Johnny Rotten: “Thank God I’ll Be in Philadelphia”

The U.K.-bred King of the Punks talks pompous pop stars, telling the truth and why the monarchy is a "waste of money."

Image by Paul Heartfield

Image by Paul Heartfield

John Lydon, aka Johnny Rotten, the king of the punks, lit the match for cultural revolution at age 20 when he penned the lyrics to the Sex Pistols iconic 1976 single, “Anarchy in the U.K.” and howled: “I am an antiChrist. I am an anarchist. Don’t know what I want. But I know how to get it.”

The Sex Pistols took on England’s Houses of Parliament, its monarchy and the establishment by speaking for the less fortunate who were stagnating in a quagmire of economic hopelessness and poverty. Johnny Rotten was hailed by young Brits as a cultural revolutionary. He was happy to provoke, make scenes, throw some punches and thumb his nose at the rules of convention. The MI5 declared the Pistols “subversive,” and they were banned from performing live anywhere in the U.K. But after only 26 months together, this seminal band was over. (Julien Temple’s documentary, The Filth and the Fury, chronicles the band’s chaos-filled rise and fall, including the fatal overdose by Sid Vicious.)

But Lydon didn’t go away after the band’s demise. The post-punk Public Image Ltd, known as PiL, formed in 1978 and continues today giving Lydon the freedom to say what he wants. The band’s most well-known tunes include “Rise,” “Public Image,” “Low Life,” “Death Disco,” “This is Not a Love Song,” “Seattle” — Lydon also had a big hit when he collaborated with Afrika Bambaataa for 1984’s “World Destruction.” At 59, Lydon is touring and promoting PiL’s new album, What the World Needs Now… , and this spring he published his memoir, Anger is an Energy: My Life Uncensored. The 544-page page book is riveting, profane and goes into depth about Lydon’s childhood years growing up in lower-class London and provides touching details that suggest why he became determined to never back down. He’s coming to Philly’s Trocadero for a performance on November 11th.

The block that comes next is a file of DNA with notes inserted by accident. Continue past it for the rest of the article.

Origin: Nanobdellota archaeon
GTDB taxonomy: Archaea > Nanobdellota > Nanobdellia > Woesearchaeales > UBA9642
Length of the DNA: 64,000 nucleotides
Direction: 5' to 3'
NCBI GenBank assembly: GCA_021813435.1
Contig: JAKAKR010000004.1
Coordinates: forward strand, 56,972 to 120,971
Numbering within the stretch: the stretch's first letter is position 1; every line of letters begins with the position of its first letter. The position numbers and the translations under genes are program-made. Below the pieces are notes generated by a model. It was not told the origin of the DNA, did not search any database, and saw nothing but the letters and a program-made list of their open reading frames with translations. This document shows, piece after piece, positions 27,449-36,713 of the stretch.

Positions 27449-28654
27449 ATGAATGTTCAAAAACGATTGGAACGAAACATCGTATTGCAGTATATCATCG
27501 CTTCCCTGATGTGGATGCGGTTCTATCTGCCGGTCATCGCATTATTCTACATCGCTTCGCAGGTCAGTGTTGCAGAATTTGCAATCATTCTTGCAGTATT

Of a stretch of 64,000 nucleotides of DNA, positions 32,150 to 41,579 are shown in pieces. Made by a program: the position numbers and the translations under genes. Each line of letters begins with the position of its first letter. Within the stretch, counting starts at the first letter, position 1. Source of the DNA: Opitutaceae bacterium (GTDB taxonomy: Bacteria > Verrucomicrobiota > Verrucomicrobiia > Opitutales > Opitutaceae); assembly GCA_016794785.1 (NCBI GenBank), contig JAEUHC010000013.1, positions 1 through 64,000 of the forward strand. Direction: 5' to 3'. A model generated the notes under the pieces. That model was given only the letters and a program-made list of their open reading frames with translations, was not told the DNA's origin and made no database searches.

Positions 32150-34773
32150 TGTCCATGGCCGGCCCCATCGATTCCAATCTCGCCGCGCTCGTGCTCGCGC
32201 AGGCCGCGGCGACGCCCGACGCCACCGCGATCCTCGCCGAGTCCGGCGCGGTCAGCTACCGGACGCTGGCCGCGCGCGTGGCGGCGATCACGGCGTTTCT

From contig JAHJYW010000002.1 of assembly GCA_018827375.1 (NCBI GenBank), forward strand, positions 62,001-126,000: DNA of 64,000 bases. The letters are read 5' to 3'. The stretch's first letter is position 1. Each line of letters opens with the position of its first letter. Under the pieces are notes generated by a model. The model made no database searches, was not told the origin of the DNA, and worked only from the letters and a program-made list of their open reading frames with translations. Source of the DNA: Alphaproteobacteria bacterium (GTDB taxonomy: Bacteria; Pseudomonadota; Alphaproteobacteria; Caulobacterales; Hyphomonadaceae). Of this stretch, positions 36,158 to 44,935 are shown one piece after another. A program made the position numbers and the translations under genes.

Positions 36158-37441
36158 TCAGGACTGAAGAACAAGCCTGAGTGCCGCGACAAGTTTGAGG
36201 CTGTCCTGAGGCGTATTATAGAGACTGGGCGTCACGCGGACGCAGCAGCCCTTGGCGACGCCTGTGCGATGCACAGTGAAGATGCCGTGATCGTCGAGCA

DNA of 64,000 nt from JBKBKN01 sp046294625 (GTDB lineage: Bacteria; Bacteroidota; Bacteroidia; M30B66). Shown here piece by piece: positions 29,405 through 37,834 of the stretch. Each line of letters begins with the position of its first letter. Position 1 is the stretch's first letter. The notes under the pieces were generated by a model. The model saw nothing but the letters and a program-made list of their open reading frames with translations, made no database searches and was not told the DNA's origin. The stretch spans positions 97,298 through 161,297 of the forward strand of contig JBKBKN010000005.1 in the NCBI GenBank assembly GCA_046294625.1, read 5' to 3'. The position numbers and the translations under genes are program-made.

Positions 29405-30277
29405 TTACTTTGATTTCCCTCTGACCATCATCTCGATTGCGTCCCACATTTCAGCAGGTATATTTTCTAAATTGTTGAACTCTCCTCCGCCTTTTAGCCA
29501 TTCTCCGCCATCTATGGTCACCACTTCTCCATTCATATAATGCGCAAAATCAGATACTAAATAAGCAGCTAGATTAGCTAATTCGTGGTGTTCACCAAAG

We caught up by phone with Lydon who was in London on tour, where he was still taking jabs at the establishment.

Have you been to Philadelphia much?
I’m well used to Philadelphia, in fact, when PiL first went to America — because we couldn’t get booked in the U.K. — we used to drive out from New York City in a minivan, and played all the surrounding areas, including Philadelphia.

You’re playing on Veteran’s Day, November 11th.
How appropriate. I became an American citizen a couple years ago. I went for full citizenship. I’ve lived here long enough [in Malibu for the last 30 years] so I thought I’d rather become an American. I like the Americans. The country is new and exciting. It has a culture that hasn’t worked itself out yet. It’s not bogged down by the feudalism of European thinking. It’s a land of great possibility.